Browse by title

You are looking at 1 - 10 of 42 items :

  • Austrian Economics x
Clear All Modify Search
You do not have access to this content

Pascal Salin

Tax Tyranny does not aim to give a description of existing tax systems, rather it provides readers with the intellectual instruments which enable them to understand the role of taxation in the workings of economic systems and to evaluate the fairness of taxes.
You do not have access to this content

John E. King

For most economists, ‘Austrian economics’ refers to a distinct school of thought, originating with Mises and Hayek and characterised by a strong commitment to free-market liberalism. This innovative book explores an alternative Austrian tradition in economics. Demonstrating how the debate on the economics of socialism began in Austria long before the 1930s, it analyses the work and impact of many leading Austrian economists through a century of Austrian socialist economics.
You do not have access to this content

Trent J. MacDonald

Territorial political organisation forms the backbone of western liberal democracies. However, political economists are increasingly aware of how this form of government neglects the preferences of citizens, resulting in dramatic conflicts. The Political Economy of Non-Territorial Exit explores the theoretical possibility of ‘unbundling’ government functions and decentralising territorial governance.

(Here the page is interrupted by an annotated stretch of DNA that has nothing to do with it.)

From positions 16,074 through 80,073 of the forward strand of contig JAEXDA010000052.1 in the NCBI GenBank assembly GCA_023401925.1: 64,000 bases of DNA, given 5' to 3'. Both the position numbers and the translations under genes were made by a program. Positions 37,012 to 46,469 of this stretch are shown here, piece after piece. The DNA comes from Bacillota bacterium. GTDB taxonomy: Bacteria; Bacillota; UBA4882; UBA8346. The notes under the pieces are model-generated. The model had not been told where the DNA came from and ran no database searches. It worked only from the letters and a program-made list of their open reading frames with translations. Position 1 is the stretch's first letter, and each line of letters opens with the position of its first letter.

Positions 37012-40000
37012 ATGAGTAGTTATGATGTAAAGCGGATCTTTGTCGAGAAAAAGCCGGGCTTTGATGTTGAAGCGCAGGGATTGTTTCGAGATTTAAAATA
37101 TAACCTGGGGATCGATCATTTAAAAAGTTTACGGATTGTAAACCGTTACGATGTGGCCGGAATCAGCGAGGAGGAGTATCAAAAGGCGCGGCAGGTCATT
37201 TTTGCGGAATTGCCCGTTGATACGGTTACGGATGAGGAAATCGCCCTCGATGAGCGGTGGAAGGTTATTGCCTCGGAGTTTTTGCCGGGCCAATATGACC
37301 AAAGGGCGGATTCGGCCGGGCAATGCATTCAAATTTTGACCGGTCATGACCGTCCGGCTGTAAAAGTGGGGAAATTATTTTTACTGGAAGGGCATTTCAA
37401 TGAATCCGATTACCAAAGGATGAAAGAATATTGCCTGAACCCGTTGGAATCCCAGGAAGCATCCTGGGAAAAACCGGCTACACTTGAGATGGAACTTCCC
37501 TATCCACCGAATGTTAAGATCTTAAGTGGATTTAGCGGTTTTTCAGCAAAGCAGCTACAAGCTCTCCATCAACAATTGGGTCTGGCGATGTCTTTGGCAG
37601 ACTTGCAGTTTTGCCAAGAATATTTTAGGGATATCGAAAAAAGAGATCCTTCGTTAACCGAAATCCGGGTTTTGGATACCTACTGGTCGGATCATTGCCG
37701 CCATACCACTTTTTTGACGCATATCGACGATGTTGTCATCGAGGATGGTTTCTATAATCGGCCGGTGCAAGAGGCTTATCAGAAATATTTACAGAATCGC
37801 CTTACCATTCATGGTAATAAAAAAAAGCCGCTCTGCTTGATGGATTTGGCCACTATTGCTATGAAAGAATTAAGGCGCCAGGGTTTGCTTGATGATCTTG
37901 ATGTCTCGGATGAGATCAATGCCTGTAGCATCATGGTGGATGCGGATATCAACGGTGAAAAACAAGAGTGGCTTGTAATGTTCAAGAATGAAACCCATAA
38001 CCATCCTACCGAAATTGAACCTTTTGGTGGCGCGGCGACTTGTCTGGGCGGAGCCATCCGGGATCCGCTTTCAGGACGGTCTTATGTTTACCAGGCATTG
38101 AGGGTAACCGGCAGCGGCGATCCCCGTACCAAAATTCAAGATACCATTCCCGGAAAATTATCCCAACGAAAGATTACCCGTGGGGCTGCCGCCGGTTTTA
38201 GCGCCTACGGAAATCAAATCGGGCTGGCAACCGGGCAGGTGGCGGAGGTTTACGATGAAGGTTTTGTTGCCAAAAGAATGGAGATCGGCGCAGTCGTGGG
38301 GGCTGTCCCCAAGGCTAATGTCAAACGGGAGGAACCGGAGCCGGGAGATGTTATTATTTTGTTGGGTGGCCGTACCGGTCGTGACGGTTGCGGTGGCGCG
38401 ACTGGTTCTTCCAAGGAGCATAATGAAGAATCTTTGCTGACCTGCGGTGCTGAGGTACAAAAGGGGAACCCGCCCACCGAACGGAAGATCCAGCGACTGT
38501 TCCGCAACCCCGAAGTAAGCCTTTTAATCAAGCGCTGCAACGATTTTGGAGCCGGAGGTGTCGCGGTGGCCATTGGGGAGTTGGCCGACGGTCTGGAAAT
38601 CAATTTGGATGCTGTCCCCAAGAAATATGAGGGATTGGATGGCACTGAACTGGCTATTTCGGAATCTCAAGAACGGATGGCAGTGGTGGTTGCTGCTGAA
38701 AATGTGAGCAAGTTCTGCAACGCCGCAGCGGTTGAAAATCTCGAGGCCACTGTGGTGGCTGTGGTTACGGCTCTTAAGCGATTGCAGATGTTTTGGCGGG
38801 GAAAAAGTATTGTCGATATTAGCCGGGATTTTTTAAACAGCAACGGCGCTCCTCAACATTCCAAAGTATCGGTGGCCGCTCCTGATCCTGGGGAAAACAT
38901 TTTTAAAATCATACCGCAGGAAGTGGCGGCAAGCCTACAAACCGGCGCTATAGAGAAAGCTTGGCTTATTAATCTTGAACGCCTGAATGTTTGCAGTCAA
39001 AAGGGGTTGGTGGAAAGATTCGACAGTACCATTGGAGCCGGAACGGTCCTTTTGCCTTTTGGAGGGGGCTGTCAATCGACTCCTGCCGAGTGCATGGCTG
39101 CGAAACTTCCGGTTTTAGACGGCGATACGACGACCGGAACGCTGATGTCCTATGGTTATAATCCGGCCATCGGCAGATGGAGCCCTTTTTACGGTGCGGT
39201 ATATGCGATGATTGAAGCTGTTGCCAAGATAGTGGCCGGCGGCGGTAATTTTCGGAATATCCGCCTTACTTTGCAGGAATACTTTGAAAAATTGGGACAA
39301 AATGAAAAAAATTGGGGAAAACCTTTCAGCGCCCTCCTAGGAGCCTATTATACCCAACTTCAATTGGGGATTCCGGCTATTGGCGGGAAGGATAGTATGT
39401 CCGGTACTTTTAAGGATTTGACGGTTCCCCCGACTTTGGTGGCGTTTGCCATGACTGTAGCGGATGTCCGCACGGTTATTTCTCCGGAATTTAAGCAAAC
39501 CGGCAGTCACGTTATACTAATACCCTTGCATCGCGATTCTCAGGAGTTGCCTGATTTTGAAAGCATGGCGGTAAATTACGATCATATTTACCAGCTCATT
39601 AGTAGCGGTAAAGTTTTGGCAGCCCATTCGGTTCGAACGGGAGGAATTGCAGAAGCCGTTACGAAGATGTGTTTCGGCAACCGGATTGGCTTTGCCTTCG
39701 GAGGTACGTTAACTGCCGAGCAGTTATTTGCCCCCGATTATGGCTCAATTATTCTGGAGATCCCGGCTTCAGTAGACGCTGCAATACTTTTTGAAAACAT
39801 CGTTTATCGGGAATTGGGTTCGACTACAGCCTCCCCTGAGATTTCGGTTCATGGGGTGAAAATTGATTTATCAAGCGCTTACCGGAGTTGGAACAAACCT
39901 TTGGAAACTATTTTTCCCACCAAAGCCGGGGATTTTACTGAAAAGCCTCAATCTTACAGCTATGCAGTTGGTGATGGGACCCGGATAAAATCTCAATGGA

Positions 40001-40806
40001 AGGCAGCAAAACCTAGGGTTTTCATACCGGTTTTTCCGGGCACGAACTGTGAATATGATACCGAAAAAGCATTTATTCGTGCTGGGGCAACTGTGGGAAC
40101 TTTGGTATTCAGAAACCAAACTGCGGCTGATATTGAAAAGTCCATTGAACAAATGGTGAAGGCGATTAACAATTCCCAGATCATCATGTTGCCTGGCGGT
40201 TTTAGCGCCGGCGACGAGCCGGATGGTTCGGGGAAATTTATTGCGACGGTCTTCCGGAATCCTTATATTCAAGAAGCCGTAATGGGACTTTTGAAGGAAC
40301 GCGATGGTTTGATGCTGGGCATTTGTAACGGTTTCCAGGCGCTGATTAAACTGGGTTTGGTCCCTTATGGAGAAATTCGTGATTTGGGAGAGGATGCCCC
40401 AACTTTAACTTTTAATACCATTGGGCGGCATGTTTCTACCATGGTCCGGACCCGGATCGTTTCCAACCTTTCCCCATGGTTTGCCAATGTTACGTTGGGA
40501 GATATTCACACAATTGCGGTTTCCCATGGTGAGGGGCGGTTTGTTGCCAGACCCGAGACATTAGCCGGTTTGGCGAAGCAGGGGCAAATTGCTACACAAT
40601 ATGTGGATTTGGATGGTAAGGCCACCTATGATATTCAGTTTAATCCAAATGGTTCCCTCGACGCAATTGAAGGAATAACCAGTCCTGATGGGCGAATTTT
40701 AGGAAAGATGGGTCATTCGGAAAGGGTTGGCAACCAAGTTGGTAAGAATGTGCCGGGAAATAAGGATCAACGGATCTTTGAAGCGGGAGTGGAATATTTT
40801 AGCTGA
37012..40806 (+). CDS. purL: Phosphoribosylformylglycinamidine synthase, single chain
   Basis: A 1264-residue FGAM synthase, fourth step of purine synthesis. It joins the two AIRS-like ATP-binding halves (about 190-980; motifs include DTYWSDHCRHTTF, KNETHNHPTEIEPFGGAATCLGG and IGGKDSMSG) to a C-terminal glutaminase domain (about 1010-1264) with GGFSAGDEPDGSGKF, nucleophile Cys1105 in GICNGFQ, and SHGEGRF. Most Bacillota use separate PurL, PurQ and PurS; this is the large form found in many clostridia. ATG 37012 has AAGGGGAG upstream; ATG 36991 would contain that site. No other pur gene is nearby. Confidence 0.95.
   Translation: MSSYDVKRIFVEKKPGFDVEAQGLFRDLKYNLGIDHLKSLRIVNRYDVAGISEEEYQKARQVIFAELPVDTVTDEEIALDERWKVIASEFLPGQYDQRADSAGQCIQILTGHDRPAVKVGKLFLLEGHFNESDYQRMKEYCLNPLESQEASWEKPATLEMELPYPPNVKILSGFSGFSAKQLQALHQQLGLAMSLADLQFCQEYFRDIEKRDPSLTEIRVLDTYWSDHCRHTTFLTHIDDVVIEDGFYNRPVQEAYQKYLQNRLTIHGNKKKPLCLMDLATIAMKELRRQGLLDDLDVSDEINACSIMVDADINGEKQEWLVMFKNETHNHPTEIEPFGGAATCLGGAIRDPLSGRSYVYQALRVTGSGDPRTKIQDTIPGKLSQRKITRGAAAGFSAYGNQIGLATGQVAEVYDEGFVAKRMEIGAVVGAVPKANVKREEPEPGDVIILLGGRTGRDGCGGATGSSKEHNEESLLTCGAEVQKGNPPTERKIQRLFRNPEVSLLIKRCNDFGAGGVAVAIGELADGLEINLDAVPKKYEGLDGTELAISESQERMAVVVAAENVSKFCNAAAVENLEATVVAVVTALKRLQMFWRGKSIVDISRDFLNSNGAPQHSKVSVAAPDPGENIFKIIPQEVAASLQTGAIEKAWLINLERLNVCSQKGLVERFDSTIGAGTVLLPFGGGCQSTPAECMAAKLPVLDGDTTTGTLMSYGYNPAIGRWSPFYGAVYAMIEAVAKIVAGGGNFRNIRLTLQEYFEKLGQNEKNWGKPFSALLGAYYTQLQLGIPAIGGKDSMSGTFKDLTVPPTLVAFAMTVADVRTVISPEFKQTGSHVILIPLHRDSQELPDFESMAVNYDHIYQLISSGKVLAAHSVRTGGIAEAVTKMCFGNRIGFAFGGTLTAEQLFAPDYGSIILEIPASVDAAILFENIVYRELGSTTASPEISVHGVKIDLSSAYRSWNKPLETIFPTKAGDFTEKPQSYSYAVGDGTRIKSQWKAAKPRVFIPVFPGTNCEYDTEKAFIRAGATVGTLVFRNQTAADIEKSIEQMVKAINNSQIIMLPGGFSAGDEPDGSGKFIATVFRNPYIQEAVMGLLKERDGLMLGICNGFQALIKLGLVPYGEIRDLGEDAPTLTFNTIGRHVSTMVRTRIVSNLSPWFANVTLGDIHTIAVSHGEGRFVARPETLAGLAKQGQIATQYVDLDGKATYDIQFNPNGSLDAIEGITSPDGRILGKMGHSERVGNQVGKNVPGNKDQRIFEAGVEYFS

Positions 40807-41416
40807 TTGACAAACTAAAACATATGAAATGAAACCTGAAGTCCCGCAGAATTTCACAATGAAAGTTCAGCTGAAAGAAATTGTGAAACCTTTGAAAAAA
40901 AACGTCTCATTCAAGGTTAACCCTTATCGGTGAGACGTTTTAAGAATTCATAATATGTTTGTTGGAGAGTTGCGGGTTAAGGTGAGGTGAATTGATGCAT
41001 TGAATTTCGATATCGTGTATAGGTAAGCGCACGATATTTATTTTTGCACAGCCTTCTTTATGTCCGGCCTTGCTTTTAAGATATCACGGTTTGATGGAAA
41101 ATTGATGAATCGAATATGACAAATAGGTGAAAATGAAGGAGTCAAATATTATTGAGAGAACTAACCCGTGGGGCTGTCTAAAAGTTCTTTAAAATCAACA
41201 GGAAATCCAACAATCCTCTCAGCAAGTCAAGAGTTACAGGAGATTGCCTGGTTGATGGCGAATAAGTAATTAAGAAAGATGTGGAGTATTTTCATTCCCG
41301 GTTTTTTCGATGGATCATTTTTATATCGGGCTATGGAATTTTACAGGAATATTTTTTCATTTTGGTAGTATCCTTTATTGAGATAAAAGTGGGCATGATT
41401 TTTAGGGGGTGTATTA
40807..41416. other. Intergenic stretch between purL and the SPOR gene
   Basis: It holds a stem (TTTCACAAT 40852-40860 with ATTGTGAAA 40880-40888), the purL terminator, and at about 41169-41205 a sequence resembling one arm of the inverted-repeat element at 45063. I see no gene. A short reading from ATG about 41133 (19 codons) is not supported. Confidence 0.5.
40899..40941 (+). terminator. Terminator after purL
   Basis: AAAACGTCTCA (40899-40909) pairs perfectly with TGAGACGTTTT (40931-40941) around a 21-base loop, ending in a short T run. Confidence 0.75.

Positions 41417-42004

You do not have access to this content

Edited by Giuseppe Eusepi and Richard E. Wagner

The original chapters in this book connect the microeconomic and macroeconomic approaches to public debt. Through their thought-provoking views, leading scholars offer insights into the incentives that individuals and governments may have in resorting to public debt, thereby promoting a clearer understanding of its economic consequences.
You do not have access to this content

Religion and Comparative Development

The Genesis of Democracy and Dictatorship

Theocharis Grigoriadis